How to Find Peer-Reviwed Articles in Social Science Abstracts
How to Use Ulrich's Periodicals Directory
Using Google to Learn If It's Peer-Reviwed
If you are doing research from off-campus, you will need to log-on to use databases licensed by FSU. You can log-on to the databases using your MyFSU username and password. Click here for more information on off-campus database access.
NASW Research Page
U.S. Census Bureau
U.S. Department of Health and Human Services
National Priorities Project
In some databases you will see an option for a Text version of the document or a PDF version. In general, the PDF version is preferable as it is most often a scanned version of the original and will therefore contain the graphics. When e-mailing, printing, or saving a group of articles, be sure to select the full-text or PDF option if available.
Some databases contain little full-text, but allow you to link out to Ferris' holdings or the interlibrary loan request form. You will notice the Find it! links following individual citations that will indicate the availability of the article online, in the library, or the need to interlibrary loan the article. Click on the Go button and you will be taken to the online version, library holdings record, or interlibrary loan form to obtain the article you desire. See the example below:
Sample Article Link-Out from the Online Catalog Journals Tab
Plagiarism is the act of presenting another's work or ideas as your own. Plagiarism is often unintentional, but it occurs whenever you use someone else's ideas or words without giving them credit. It can be obvious - purchasing a term paper or turning in a project done by someone else. It can be putting other's ideas into your own words. It can be cutting and pasting text from a web site. A simple rule: Do not copy text from Web pages or other sources without identifying and giving credit to the original author.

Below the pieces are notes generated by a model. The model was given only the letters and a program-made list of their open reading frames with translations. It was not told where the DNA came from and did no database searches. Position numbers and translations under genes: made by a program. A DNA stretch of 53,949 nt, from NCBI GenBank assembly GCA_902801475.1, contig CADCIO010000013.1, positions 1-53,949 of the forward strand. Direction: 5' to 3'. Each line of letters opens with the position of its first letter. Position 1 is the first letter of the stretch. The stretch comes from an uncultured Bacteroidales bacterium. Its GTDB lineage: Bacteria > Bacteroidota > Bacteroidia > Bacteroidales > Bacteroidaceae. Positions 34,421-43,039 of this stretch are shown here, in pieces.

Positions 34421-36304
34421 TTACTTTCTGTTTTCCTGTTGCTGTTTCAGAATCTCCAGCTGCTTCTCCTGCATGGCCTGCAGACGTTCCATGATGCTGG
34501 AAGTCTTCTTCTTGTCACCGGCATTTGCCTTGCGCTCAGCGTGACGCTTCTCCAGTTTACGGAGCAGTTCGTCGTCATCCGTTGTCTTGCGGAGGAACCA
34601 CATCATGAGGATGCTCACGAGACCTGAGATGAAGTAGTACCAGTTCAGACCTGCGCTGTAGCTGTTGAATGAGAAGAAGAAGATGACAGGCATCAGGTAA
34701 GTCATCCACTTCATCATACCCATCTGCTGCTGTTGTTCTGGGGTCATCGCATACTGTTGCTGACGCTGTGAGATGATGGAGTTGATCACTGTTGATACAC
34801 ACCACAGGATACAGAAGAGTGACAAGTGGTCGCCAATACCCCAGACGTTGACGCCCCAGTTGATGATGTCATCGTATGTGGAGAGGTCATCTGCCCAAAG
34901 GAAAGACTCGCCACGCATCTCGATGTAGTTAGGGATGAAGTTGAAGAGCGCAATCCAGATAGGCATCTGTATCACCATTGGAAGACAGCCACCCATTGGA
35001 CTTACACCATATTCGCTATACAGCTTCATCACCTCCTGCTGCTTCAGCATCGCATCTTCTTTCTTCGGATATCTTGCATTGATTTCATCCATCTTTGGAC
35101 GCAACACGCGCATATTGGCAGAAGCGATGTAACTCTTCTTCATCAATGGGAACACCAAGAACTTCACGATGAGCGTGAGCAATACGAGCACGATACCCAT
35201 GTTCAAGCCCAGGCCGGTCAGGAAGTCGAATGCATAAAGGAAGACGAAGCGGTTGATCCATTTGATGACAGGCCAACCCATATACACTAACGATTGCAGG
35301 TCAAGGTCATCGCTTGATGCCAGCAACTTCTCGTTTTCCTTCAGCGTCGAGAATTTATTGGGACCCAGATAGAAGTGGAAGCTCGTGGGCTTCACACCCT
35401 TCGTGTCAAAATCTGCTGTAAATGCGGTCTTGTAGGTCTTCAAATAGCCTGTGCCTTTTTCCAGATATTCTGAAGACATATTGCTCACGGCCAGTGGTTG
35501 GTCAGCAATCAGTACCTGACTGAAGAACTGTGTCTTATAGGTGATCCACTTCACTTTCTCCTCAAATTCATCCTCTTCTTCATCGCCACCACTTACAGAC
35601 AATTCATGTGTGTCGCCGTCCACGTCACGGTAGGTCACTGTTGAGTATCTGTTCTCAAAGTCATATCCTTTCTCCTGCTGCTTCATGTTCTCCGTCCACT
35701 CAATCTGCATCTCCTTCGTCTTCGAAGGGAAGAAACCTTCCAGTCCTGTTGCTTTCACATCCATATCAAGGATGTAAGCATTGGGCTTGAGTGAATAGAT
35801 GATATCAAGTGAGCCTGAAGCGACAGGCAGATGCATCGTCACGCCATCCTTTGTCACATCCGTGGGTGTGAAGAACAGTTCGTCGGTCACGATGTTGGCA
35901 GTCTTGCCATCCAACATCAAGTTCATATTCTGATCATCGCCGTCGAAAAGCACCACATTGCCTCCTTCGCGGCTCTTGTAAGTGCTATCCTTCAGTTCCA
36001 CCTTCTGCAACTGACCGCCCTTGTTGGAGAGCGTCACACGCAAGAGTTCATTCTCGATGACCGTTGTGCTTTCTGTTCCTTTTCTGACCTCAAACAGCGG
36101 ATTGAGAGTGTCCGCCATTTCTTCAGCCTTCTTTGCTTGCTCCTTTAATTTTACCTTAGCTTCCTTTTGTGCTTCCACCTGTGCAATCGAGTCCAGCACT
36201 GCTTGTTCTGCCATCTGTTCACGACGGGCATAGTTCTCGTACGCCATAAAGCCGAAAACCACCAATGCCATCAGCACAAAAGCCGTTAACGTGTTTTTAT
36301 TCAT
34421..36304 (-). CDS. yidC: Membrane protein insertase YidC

Here are some ways to avoid plagiarism, taken from PILOT, the FLITE Information Literacy Online Tutorial.
To avoid Plagiarism:
- Take clear, accurate notes about where you found specific ideas
- Write down the complete citation information for each item you use
- Use quotation marks when directly stating another person's words
- Always credit original authors for their information and ideas
For more information about Plagiarism, please explore the Plagiarism web page provided by the Ferris State University Writing Center. The Writing Center can assist you with "all aspects of the writing process, from preliminary brainstorming and outlining, to revising and polishing final drafts" as well as citation assistance. This help is available in person and through email.
Whenever you are quoting or using information from a source, you must credit or cite that source. Failure to do so is plagiarism which can lead to expulsion from the University.
To learn more about citations, check out this FLITE Citations page.
Print out the FLITE APA Citation Guide and use it to properly format your citations.
Refbase: A database management resource provided by the library. You can create an account and format your citations in a fraction of the time it takes to format citations without this great tool.
Refbase Tutorials: Need help using Refbase? Check out these tutorials that can assist you with Refbase.
Contact: Stacy Anderson / Email / Phone: 231-591-3635 / Office: FLITE 140C
Don't forget, you are welcome to come to the Oval Information Desk and ask for help any time. You can also call us 231-591-3602 or chat with us.
Updated by Stacy Anderson: Feb. 16, 2010. Originally created by Alison Konieczny: Nov. 3, 2008.